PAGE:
Please note: This post follows an announcement by McKnight president Kate Wolford and board chair Debby Landesman about upcoming grantmaking changes to move our mission forward.
Equity is one of the four core values in the McKnight Foundation’s Strategic Framework. It is a value we challenge ourselves to uphold in our internal policies and practices, and it is a value that guides us as we imagine the change we want to see in our broader society. This deeply held value will now anchor the development of a new program focused on advancing a more equitable and inclusive Minnesota. The goal: Build a vibrant future for all Minnesotans with shared power, prosperity, and participation.
When those who have historically been excluded do well, every Minnesotan benefits. Business, community, and government leaders know firsthand, and research shows, that achieving equity enhances our state’s civic, cultural, and economic vitality. It strengthens our workforce, ensures that local firms can compete in the global economy, and enhances the quality of life for all communities.
Angela Glover Blackwell, founder of PolicyLink, says it well in her seminal essay on the power of the curb-cut effect: “Knock down walls of exclusion and build accessible pathways to success, and everyone gains.”
We know from national leaders like Blackwell, and from our local partners and grantees, that far from being a zero-sum game, equity is, in fact, a powerful force multiplier.
Announcing New Focus Areas to Advance Equity
Furthering our commitment to communities in Minnesota, the new program will focus on promoting economic mobility, advancing equitable development, and increasing civic engagement.
Economic mobility is about closing the racial gaps in income, employment, education, and wealth. As Minnesota’s workforce ages and younger generations become increasingly diverse, we have an opportunity to foster greater racial and economic inclusion.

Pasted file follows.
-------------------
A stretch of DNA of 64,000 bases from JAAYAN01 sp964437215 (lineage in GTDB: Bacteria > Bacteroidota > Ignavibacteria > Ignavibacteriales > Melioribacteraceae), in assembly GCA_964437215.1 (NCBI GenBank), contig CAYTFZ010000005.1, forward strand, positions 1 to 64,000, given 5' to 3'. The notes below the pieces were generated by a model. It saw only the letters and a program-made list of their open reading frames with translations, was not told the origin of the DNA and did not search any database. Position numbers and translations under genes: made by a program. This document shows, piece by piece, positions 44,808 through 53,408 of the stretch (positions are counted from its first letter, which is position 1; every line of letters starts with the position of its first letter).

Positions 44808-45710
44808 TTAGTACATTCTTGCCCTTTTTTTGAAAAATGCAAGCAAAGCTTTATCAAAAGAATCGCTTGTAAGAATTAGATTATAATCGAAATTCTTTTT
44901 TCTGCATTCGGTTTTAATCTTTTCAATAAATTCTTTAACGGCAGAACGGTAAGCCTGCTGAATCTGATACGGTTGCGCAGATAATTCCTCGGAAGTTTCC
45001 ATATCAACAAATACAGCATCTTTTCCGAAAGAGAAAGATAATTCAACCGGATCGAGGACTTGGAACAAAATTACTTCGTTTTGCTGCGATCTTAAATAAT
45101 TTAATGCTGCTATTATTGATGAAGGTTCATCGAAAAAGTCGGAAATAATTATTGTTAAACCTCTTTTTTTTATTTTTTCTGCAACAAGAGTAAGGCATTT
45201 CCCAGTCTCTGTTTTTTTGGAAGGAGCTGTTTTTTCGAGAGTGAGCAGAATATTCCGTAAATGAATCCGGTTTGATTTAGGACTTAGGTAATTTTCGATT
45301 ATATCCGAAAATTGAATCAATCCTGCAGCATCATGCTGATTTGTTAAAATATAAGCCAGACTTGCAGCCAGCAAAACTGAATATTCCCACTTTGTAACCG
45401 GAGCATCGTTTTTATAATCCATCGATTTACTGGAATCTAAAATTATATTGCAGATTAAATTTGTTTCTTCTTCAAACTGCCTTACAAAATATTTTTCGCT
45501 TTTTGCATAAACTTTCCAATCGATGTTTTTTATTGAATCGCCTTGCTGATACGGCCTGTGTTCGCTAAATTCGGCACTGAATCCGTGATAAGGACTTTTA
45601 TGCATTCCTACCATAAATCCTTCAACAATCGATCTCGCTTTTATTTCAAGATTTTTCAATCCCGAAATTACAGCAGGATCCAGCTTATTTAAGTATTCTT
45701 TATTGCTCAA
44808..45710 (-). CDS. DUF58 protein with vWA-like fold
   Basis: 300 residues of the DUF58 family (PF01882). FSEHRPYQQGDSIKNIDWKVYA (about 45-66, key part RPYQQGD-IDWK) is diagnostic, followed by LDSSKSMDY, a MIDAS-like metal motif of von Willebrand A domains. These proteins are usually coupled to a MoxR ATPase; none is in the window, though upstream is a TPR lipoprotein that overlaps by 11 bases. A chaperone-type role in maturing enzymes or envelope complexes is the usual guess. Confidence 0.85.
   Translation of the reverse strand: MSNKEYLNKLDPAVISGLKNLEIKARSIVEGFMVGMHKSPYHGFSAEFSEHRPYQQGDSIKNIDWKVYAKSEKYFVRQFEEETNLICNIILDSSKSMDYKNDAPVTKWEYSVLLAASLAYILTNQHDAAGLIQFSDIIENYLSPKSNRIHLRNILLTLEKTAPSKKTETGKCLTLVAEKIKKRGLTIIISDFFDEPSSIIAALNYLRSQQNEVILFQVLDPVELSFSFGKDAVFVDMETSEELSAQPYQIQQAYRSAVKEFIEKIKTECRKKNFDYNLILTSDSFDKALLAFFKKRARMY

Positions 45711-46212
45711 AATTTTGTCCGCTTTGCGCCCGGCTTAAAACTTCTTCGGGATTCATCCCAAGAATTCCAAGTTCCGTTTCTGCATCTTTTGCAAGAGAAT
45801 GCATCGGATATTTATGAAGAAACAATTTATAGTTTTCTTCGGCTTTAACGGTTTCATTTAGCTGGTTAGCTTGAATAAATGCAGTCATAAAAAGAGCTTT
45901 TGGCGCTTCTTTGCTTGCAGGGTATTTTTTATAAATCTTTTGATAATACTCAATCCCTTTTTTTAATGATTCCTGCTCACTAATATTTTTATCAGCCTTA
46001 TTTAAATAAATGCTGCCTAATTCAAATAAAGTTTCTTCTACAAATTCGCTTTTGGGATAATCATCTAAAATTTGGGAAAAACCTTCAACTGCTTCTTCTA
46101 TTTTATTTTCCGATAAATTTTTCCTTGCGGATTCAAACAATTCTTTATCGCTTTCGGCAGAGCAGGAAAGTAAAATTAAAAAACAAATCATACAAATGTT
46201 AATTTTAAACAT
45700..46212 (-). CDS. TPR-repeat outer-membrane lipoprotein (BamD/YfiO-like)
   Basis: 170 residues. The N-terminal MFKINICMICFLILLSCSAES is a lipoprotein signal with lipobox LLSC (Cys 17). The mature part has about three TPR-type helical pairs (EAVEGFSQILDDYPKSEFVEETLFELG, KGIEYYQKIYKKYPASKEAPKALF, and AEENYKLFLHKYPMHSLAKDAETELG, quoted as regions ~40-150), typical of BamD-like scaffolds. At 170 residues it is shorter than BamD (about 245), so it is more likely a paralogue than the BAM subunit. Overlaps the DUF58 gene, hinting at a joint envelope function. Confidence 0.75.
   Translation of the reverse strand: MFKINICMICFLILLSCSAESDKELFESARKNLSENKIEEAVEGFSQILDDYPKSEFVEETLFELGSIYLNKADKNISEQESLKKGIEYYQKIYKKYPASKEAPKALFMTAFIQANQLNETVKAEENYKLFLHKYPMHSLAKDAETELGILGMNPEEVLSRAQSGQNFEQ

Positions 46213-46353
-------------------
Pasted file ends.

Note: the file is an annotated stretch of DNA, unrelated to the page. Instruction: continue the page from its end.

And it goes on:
Equitable development applies racial and economic equity lenses to community development strategies. “Equitable development is a positive development strategy that works to ensure accountable, inclusive, and catalytic investments are made in low wealth communities and communities of color, while also ensuring that these communities are a part of directing and benefiting from these new investments,” according to PolicyLink.
Civic engagement means supporting a community’s ability to identify priorities and advance solutions, in the belief that when we are rooted in shared values, we all benefit. We believe engagement will require new ways of working together, bridging across familiar yet often disconnected arenas, and increasing the capacity of multiracial and multicultural communities across Minnesota to examine persistent structural problems from different vantage points. In our experience at McKnight, both internally and externally, these approaches sharpen our ability to focus, set priorities, and advance better solutions.
Simply put, we envision a future where all Minnesotans will have more opportunity to gain and exercise power; to prosper socially, culturally, and economically; and to participate fully in civic life.
What Equitable Communities Require
Across our state, we must confront complex racial and economic disparities and the interconnected systemic barriers that have caused them. While we can see glimmers of hope and progress in the many worthwhile efforts to expose these inequities, we also humbly acknowledge our frustration at the pace and scale of change.